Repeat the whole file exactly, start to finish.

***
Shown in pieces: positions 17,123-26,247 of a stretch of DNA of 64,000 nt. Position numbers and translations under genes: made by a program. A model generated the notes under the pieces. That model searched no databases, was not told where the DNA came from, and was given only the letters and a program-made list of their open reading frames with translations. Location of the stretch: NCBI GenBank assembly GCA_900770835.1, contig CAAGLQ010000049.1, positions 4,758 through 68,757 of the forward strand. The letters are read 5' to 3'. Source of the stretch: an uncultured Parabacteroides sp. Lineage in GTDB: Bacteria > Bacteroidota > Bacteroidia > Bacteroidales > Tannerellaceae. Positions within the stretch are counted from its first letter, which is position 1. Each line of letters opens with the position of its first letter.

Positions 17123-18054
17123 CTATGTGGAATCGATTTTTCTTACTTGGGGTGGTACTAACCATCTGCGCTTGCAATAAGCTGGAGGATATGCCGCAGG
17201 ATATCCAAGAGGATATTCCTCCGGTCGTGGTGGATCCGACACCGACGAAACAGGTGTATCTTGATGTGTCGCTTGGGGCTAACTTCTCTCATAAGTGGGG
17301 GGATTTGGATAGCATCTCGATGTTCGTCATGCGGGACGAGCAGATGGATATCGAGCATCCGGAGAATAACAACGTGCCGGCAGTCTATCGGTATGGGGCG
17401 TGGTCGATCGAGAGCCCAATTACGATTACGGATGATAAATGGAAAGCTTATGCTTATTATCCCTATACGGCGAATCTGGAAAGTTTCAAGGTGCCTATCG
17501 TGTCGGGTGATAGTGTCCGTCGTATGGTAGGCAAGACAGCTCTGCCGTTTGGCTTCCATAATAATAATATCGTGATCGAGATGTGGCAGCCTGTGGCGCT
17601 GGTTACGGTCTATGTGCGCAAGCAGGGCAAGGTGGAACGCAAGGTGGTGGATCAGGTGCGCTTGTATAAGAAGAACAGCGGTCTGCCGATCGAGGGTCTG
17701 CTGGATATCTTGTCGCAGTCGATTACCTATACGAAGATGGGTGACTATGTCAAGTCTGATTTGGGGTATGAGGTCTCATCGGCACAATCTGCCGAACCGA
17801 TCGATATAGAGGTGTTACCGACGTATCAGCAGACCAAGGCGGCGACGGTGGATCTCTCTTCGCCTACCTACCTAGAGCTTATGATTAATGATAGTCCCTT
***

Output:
Shown in pieces: positions 17,123-26,247 of a stretch of DNA of 64,000 nt. Position numbers and translations under genes: made by a program. A model generated the notes under the pieces. That model searched no databases, was not told where the DNA came from, and was given only the letters and a program-made list of their open reading frames with translations. Location of the stretch: NCBI GenBank assembly GCA_900770835.1, contig CAAGLQ010000049.1, positions 4,758 through 68,757 of the forward strand. The letters are read 5' to 3'. Source of the stretch: an uncultured Parabacteroides sp. Lineage in GTDB: Bacteria > Bacteroidota > Bacteroidia > Bacteroidales > Tannerellaceae. Positions within the stretch are counted from its first letter, which is position 1. Each line of letters opens with the position of its first letter.

Positions 17123-18054
17123 CTATGTGGAATCGATTTTTCTTACTTGGGGTGGTACTAACCATCTGCGCTTGCAATAAGCTGGAGGATATGCCGCAGG
17201 ATATCCAAGAGGATATTCCTCCGGTCGTGGTGGATCCGACACCGACGAAACAGGTGTATCTTGATGTGTCGCTTGGGGCTAACTTCTCTCATAAGTGGGG
17301 GGATTTGGATAGCATCTCGATGTTCGTCATGCGGGACGAGCAGATGGATATCGAGCATCCGGAGAATAACAACGTGCCGGCAGTCTATCGGTATGGGGCG
17401 TGGTCGATCGAGAGCCCAATTACGATTACGGATGATAAATGGAAAGCTTATGCTTATTATCCCTATACGGCGAATCTGGAAAGTTTCAAGGTGCCTATCG
17501 TGTCGGGTGATAGTGTCCGTCGTATGGTAGGCAAGACAGCTCTGCCGTTTGGCTTCCATAATAATAATATCGTGATCGAGATGTGGCAGCCTGTGGCGCT
17601 GGTTACGGTCTATGTGCGCAAGCAGGGCAAGGTGGAACGCAAGGTGGTGGATCAGGTGCGCTTGTATAAGAAGAACAGCGGTCTGCCGATCGAGGGTCTG
17701 CTGGATATCTTGTCGCAGTCGATTACCTATACGAAGATGGGTGACTATGTCAAGTCTGATTTGGGGTATGAGGTCTCATCGGCACAATCTGCCGAACCGA
17801 TCGATATAGAGGTGTTACCGACGTATCAGCAGACCAAGGCGGCGACGGTGGATCTCTCTTCGCCTACCTACCTAGAGCTTATGATTAATGATAGTCCCTT